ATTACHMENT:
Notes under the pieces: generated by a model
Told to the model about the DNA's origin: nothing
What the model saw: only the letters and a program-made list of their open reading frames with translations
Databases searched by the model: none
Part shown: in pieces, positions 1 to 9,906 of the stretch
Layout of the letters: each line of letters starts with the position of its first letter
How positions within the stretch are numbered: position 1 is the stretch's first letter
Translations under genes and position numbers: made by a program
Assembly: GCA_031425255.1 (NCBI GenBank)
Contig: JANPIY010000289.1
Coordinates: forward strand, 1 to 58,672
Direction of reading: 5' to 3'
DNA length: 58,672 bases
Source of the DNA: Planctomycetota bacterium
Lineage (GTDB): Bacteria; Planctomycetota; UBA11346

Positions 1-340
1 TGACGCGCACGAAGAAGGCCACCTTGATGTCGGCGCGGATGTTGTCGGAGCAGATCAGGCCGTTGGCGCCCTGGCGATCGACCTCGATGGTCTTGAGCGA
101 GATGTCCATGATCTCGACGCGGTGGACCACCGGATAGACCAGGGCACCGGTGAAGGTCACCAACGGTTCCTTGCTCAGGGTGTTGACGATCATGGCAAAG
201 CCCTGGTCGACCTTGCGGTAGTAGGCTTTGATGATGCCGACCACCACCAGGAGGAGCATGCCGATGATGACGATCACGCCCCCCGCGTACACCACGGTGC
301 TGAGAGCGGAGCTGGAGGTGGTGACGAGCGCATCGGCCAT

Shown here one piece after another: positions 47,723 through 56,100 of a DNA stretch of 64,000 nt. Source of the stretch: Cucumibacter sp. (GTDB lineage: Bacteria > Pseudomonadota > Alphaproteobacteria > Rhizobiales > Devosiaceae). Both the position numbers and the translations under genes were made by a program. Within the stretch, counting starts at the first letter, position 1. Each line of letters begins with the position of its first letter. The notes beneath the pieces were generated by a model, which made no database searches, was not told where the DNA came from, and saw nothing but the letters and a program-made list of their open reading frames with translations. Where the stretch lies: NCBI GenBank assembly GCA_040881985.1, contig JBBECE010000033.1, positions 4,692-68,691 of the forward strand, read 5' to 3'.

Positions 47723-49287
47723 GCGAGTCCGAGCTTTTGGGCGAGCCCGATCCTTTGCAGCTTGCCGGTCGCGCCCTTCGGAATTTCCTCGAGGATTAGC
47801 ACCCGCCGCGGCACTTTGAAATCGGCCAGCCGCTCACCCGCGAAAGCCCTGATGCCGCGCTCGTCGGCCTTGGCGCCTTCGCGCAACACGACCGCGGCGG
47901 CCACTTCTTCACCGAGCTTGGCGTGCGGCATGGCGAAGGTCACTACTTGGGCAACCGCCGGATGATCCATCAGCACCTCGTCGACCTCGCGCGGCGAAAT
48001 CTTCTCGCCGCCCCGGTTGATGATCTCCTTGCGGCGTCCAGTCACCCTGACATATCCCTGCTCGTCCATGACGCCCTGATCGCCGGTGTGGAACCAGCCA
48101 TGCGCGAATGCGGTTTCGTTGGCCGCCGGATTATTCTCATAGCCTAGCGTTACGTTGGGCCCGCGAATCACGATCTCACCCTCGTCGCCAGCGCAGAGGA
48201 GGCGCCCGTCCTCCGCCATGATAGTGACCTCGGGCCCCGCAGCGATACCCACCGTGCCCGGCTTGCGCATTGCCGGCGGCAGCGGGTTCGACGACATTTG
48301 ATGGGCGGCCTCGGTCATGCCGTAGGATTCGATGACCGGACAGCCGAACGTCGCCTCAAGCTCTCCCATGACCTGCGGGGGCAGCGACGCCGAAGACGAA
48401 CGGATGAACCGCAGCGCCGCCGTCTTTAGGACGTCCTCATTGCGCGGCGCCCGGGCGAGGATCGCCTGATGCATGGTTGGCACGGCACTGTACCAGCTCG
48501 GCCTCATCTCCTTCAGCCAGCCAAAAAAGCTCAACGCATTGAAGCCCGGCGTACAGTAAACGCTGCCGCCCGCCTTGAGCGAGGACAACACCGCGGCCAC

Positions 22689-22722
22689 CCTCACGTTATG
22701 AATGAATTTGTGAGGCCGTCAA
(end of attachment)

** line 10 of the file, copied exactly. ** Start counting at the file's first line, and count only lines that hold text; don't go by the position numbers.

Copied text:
Contig: JANPIY010000289.1